As a world-class open-water swimmer, Lynne Cox has dived into waters few of us can imagine. Her swim across the Bering Strait during the cold war became an unexpected symbol of peace. She was the first to swim the Straits of Magellan in Chile, and the first to swim around the Cape of Good Hope. She spent more than a mile dodging icebergs without a wetsuit in the waters of Antarctica.
So she knows a few things about challenges, but even she was caught off guard by the ones she faced in her new memoir, Swimming in The Sink: An Episode of the Heart. We had a conversation recently about why she chose to take readers on such a personal journey. Â
This book is different from your other books. In many ways, itâ€™s more intimate. Was it hard to write?
This is the hardest book Iâ€™ve ever written. To write about the heart, you have to put everything out there.
Thereâ€™s a strong theme of connection that guides the story. Why is that so important?
Being an athlete who pushed myself as far as I could go, I was able to tap into the connection between my mind and body, which allowed me to take on these really challenging swims. Â Yet I was so connected to my folks and making sure they were okay, and that was in the background all the while. As they became extremely ill, I lost that connection to myself. When my mom was at her sickest, I couldnâ€™t swim because I couldnâ€™t leave her alone for more than an hour, so what gave me happiness and relieved stress disappeared. Watching someone you love fight and fight, yet lose more and more is a very difficult process, and for me, it affected my heart. I had to learn how to reconnect againâ€“to my mind, my body, my health, and life itself.
You had something called broken heart syndrome. What is that?
Itâ€™s also called Takotsubo syndrome, and though it can happen to men, most of the people it happens to are women between the ages of 58 and 75. Itâ€™s said to be caused by extreme physical and emotional stress. The heart becomes enlarged and doesnâ€™t pump normally, and the symptoms can mimic a heart attack. For me, the things that piled up, my mom and dad dying, my dog dying, someone I cared about deciding to be with someone else, added up to loss, loss, and more loss. It was just too much. Â Luckily, with broken heart syndrome the heart can heal.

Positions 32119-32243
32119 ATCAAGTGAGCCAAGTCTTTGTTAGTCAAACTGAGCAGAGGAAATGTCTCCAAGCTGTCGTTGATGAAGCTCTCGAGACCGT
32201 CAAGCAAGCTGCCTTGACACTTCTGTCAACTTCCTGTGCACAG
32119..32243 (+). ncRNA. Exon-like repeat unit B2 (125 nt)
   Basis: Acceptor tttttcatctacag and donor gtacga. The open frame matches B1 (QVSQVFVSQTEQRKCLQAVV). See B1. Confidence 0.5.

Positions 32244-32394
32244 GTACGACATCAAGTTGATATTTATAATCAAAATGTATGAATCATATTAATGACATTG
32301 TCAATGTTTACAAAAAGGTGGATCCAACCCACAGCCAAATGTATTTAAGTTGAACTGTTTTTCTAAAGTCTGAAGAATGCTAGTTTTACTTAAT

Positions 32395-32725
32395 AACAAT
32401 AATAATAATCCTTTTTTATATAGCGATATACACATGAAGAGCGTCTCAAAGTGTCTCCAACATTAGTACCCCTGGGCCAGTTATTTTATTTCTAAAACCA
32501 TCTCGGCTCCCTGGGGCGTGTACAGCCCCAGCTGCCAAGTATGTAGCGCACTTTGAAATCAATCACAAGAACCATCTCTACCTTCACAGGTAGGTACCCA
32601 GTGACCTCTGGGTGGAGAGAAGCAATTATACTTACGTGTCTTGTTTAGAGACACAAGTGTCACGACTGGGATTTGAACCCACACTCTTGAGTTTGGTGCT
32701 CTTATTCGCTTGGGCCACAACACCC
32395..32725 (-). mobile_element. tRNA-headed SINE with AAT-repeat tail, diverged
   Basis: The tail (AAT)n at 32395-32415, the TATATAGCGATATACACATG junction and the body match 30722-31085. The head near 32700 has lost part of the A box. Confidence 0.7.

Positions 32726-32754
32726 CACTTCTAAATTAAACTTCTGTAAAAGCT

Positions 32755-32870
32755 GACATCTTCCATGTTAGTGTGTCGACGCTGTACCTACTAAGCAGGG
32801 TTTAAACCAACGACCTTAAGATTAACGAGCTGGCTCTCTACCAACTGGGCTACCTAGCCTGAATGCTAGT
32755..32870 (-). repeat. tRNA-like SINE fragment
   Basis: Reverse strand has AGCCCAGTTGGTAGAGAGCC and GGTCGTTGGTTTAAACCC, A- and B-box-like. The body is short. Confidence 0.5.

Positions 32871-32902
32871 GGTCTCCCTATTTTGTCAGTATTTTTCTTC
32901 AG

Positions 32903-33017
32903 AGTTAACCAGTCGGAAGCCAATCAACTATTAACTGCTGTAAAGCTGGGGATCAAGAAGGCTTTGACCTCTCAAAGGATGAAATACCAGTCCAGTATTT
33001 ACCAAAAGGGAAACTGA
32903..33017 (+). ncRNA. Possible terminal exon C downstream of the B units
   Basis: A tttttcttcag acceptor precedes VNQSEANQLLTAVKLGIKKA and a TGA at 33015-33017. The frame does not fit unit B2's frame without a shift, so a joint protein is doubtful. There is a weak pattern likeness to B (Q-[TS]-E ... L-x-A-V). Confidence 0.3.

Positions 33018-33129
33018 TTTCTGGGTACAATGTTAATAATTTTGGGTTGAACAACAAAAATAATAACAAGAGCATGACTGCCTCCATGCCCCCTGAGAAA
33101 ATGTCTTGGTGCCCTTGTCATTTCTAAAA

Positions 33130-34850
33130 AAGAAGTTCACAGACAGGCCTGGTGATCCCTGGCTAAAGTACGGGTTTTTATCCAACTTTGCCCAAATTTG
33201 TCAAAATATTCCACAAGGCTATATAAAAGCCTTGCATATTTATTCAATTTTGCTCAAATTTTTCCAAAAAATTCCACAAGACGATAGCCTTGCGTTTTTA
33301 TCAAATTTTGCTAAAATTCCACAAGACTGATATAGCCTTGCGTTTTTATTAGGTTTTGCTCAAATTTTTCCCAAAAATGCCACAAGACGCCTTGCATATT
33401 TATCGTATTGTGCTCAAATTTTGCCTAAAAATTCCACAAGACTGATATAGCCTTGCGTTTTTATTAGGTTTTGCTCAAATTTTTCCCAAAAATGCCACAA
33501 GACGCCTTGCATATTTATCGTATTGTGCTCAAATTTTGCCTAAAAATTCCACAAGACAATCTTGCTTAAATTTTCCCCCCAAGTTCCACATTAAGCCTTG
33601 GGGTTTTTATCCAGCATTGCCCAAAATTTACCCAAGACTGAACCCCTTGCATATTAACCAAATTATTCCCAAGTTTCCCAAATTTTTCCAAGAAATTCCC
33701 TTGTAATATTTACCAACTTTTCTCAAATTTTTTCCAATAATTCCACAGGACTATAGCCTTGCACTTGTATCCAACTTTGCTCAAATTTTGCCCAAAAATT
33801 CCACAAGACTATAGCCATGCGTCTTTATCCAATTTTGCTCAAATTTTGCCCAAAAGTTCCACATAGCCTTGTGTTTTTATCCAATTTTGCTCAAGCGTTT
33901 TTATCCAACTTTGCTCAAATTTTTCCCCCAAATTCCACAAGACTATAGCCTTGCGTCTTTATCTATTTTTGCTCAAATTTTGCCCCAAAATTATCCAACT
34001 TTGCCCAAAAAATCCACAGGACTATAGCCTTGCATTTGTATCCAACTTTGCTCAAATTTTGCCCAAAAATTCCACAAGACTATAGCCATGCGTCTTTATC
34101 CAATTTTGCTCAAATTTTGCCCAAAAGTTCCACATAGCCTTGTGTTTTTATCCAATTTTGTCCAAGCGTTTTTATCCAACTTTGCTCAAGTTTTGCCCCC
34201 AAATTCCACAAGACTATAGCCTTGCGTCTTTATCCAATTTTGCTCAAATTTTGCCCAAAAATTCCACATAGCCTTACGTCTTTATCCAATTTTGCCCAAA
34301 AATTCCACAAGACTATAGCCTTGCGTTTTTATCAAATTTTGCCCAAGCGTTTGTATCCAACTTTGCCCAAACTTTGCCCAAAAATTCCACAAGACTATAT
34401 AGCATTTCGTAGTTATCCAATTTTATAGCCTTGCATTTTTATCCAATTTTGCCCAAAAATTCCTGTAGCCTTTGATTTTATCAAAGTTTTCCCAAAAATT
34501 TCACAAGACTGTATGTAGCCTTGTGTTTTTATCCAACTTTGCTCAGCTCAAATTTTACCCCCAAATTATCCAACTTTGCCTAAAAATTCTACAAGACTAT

Whatâ€™s the most important thing as a swimmer that you brought to your recovery?
The discipline, the regimen, the â€œI will.â€ I will take the medication at exactly the right time. I will do the mindfulness meditation training. I will give myself time to heal. I will do what my doctor says to because heâ€™s an expert, but I will also listen to my friends because theyâ€™ve known me for decades. My friends helped me know I could recover.
Your friends play such an important role in this story. You remind us that we can create our own families.
Absolutely. I felt like people needed to know how much influence my friends had, with their kindness, their energy, their gestures. Â One of them is a tough Navy Seal who suffered from PTSD. He told me that the only thing not prescribed to him during rehab was love, and he saw how it helped me heal. We need to figure out how to integrate love into resiliency and recovery, because that makes all the difference.
How has your life changed since your recovery?
I left the place where my mom, dad, and dog had died. Iâ€™d lived there for decades, and my neighbors were like family, but I needed to be around new things and new people to write the next chapter. It changed my life course and I fell in love. Itâ€™s extraordinary to find someone at this point in life, where we have so much in common and enjoy just hanging out together. Being yourself around your best friend like that is wonderful.
Lynne Cox will read from and discuss her book at 7 p.m. on Wednesday, Sept. 7 at Bookshop Santa Cruz. Free.